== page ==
Early in the 14th century the original windows in the south of the nave were replaced by two in geometric decorated style. The north and south walls of the chancel contain a series of windows where the decorated tracery develops through geometric, to the flowing curvilinear of the large east window. In the north windows of the nave, the new reticulated tracery of the perpendicular or rectilinear style can be seen.
Medieval parish churches were wonderfully colourful places and Hartpury would have been no exception. The large new windows would have been filled with stained glass, probably telling the bible story from the Creation to the Last Judgement, because windows by then had come to replace wall paintings as a teaching medium. With the reformation all was to change – superstition was banished and with it went much medieval glass.
While it is not known whether this happened at Hartpury, there are records of the parishioners of the time protesting about the removal of the Rood Loft. The Commonwealth period would have completed the destruction which had begun in King Edward VI’s time, leaving only a few fragments of medieval glass in the window tracery.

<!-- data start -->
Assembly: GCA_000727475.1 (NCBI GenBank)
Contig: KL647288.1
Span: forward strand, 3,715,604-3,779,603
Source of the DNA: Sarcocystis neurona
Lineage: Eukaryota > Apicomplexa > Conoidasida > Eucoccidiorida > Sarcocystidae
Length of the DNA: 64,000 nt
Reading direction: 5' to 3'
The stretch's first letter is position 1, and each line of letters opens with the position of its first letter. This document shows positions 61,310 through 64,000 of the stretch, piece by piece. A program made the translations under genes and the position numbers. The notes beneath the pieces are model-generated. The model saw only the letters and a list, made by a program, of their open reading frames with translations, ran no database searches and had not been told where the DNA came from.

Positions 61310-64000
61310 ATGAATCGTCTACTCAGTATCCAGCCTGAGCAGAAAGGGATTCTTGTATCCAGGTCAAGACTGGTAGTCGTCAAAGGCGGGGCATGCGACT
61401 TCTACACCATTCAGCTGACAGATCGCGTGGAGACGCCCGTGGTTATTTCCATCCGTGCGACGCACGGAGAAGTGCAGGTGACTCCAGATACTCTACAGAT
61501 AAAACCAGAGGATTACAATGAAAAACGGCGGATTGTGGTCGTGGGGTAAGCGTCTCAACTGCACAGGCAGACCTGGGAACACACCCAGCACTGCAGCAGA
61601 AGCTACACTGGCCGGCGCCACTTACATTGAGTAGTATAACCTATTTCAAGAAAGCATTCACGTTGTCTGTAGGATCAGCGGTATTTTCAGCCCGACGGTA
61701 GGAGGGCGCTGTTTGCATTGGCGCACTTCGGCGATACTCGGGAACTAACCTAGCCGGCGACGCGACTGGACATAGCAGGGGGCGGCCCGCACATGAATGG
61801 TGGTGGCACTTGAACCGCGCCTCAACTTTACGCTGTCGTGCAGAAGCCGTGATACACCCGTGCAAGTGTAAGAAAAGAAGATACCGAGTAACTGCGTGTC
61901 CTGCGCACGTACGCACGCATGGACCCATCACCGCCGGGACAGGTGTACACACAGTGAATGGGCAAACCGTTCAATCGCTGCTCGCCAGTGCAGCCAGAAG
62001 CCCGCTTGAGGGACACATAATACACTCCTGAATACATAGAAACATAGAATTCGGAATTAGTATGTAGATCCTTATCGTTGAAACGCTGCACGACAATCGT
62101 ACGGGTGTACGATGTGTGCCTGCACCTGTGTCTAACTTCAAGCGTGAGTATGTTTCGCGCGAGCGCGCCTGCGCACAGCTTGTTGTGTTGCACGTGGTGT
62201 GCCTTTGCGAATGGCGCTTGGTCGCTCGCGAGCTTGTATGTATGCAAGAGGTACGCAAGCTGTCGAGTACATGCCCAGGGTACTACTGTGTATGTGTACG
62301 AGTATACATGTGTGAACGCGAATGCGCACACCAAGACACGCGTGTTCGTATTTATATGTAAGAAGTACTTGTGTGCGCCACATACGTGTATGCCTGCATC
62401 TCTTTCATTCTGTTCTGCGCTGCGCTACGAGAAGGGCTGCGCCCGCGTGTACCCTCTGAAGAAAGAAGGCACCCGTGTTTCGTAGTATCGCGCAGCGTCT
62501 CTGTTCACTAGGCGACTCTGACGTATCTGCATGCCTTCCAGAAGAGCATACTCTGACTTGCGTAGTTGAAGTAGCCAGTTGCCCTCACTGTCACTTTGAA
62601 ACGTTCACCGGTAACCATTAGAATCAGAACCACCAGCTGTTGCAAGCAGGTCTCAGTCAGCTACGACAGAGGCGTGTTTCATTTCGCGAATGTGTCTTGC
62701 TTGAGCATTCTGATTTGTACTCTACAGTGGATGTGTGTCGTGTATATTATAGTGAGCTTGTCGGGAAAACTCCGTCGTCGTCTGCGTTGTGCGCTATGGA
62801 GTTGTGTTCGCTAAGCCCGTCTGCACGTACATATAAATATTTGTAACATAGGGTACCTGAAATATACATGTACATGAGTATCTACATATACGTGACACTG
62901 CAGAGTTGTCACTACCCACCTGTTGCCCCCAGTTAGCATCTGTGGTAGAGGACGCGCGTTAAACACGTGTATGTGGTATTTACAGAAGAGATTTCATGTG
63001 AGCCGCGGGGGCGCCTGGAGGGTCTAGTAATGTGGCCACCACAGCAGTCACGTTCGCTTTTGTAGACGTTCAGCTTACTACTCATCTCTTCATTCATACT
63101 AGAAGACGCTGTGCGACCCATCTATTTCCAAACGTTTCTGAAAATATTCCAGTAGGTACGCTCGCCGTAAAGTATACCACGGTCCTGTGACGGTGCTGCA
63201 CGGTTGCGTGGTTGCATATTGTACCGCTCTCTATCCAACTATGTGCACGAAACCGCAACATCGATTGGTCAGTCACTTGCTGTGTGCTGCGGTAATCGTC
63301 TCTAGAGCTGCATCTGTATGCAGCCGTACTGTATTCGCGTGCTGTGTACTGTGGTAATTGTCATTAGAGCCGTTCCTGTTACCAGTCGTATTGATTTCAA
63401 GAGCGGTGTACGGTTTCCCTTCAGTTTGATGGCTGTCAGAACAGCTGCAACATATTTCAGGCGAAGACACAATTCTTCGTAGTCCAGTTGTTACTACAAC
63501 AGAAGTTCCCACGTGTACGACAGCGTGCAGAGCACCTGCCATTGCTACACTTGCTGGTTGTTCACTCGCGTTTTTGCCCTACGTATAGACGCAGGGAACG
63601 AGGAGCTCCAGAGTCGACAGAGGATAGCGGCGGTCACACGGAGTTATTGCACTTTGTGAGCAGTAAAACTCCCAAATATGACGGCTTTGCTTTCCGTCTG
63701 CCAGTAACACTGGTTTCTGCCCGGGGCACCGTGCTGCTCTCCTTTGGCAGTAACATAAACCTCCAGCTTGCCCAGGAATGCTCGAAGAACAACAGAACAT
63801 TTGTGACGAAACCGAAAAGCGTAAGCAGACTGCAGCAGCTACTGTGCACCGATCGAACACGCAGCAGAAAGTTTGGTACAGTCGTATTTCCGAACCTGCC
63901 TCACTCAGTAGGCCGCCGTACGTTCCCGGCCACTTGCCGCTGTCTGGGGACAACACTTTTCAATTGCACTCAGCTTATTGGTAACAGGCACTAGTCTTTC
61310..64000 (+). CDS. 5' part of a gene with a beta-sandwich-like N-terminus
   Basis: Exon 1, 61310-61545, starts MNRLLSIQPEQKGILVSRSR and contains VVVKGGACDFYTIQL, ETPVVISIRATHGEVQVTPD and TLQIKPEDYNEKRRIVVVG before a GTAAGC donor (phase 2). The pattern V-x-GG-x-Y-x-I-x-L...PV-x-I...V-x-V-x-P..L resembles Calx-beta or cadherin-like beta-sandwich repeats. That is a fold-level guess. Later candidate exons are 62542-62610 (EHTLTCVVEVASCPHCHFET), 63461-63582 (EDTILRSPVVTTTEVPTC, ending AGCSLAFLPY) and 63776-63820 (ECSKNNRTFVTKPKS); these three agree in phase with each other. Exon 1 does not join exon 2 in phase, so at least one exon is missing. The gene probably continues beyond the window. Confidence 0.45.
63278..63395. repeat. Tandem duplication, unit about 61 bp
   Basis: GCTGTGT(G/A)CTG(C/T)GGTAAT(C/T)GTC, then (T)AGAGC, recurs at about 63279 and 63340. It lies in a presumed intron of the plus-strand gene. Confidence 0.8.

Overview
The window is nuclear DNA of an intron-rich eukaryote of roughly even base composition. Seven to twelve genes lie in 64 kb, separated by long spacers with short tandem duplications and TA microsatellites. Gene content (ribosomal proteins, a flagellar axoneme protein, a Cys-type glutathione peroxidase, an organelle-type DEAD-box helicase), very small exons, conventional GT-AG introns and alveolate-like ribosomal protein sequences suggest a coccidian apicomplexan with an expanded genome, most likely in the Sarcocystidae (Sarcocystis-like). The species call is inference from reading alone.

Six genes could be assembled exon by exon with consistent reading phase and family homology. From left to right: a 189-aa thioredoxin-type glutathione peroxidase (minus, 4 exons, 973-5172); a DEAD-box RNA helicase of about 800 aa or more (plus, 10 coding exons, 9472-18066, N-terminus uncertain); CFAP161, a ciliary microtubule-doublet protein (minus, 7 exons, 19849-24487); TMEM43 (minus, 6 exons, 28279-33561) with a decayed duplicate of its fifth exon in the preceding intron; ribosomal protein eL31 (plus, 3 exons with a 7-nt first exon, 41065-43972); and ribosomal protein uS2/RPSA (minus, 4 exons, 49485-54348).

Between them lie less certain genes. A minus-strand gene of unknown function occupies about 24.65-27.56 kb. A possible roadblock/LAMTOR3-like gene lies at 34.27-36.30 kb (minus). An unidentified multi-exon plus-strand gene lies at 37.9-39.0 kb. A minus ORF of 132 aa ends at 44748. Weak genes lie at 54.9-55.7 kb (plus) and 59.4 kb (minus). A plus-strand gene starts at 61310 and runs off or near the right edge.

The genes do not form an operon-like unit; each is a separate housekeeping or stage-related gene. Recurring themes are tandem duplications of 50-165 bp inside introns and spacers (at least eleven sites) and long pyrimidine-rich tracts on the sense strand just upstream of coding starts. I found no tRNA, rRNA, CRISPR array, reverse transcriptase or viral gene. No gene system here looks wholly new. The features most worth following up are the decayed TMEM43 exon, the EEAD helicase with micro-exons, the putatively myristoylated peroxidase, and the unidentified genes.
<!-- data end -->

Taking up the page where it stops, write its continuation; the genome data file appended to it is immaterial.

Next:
In 1930, the incumbent Rev. Robert Perry recorded these in both north windows of the nave and identified sections recognisable as Our Lord on the Cross, a throne, mantle and some rays of light possibly together representing the Trinity, and a halo. In 1970 all this glass was reassembled at the top of the easternmost of the windows, effectively destroying any remaining historical integrity.
The design in the large east window is the work of Roy Coomber of Bristol. A dramatic use of glass which combines traditional symbolism with a vigorous sense of movement around the central figure of Christ, and installed in 1998.
In contrast, in the south windows of the chancel, the Gothic Revival influence had produced two High Victorian boldly coloured windows with intimately detailed scenes. The southeastern was the work of John Hardman of Birmingham in 1857 and the southwestern of Clayton and Bell of London in 1862. These windows were described by Rev. Perry as being of the worst period!
They were joined nearly a century later in 2002 by St. Luke and St. John, in another window again by Roy Coomber, effectively combining the 21st century’s desire for light and a reaction against the excessively abstract designs so prevalent towards the end of the previous century.